Exodus 2:24

Hebrew Bible

22 When she bore a son, Moses named him Gershom, for he said, “I have become a resident foreigner in a foreign land.” 23 During that long period of time the king of Egypt died, and the Israelites groaned because of the slave labor. They cried out, and their desperate cry because of their slave labor went up to God. 24 God heard their groaning; God remembered his covenant with Abraham, with Isaac, and with Jacob. 25 God saw the Israelites, and God understood.

Psalm 105:42

Hebrew Bible

40 They asked for food, and he sent quail; he satisfied them with food from the sky. 41 He opened up a rock and water flowed out; a river ran through dry regions. 42 Yes, he remembered the sacred promise he made to Abraham his servant. 43 When he led his people out, they rejoiced; his chosen ones shouted with joy. 44 He handed the territory of nations over to them, and they took possession of what other peoples had produced,

 Notes and References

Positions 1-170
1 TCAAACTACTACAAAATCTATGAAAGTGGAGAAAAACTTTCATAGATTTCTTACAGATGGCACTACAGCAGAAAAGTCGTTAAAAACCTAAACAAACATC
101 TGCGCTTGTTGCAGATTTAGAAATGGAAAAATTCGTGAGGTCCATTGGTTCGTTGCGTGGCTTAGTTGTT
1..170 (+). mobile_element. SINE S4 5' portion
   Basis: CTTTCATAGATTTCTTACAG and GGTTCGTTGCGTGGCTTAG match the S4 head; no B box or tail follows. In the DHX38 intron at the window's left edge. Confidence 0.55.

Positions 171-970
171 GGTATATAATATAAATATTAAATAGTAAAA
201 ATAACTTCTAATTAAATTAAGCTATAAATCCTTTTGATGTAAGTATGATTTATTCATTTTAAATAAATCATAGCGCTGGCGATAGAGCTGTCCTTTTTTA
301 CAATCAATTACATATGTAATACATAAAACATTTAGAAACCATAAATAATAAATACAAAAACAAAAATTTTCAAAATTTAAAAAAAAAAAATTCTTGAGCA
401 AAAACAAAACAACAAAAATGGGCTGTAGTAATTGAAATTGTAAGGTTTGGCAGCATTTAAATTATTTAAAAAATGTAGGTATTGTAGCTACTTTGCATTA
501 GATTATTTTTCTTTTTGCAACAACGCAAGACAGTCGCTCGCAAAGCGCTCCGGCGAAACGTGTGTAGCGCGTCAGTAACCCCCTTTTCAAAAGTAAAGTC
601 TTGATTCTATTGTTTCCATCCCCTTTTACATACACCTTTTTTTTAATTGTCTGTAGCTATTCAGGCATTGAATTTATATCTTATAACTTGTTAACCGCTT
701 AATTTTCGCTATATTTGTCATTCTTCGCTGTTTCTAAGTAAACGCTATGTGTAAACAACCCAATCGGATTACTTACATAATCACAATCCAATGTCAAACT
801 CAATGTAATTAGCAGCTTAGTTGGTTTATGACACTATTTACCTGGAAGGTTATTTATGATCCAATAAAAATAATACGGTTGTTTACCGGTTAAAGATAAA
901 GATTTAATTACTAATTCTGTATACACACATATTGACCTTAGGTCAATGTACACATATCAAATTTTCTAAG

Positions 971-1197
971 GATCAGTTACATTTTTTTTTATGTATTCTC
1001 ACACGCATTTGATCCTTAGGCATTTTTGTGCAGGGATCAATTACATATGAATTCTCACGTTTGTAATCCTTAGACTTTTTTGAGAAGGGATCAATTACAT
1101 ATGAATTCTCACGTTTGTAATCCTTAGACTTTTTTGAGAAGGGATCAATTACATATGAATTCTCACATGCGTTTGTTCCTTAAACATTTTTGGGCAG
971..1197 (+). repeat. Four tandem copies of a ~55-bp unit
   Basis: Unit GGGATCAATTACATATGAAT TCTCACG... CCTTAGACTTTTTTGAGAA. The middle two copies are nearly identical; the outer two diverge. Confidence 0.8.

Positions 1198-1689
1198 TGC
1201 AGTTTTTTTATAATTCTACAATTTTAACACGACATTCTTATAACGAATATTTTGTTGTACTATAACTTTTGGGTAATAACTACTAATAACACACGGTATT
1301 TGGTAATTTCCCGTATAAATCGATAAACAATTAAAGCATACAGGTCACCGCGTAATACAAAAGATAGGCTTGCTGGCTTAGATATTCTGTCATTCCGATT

"... Baruch has an explanation for God’s compassion ... Tears and weeping are often mentioned in connection with the destruction of Jerusalem and the exile. Baruch’s appeal to the covenant with the forefathers is conventional in three ways. First, the expression, “the covenant he established with our fathers, Abraham, Isaac, and Jacob,” is a variation of a well-known if not precisely fixed formula; see Exodus 2:24; Deuteronomy 9:5; LXX 4 Kings 13:23; 2 Maccabees 1:2. Second, references to God “remembering” a covenant are numerous in the literature. (Compare Genesis 9:15–16; Exodus 2:24; 6:5; Leviticus 26:42, 45; Psalm 105:8; 106:45; Ezekiel 16:60; CD 6:2; 4Q370 1:7; 4Q509 fragments 97–98 7; 1 Maccabees 4:10; 2 Maccabees 1:2; Testament of Moses 3:9; Philo Biblical Antiquities 19:2; Luke 1:72; t. Berakhot 6:5; etc.) Third, God remembering in particular the covenant with Abraham, Isaac, and Jacob is elsewhere explanation of or the ground of hope for God’s deliverance of oppressed Israel; compare esp. 2 Kings 13:23 ..."

Allison, Dale C. 4 Baruch: Paraleipomena Jeremiou (p. 369) De Gruyter, 2019

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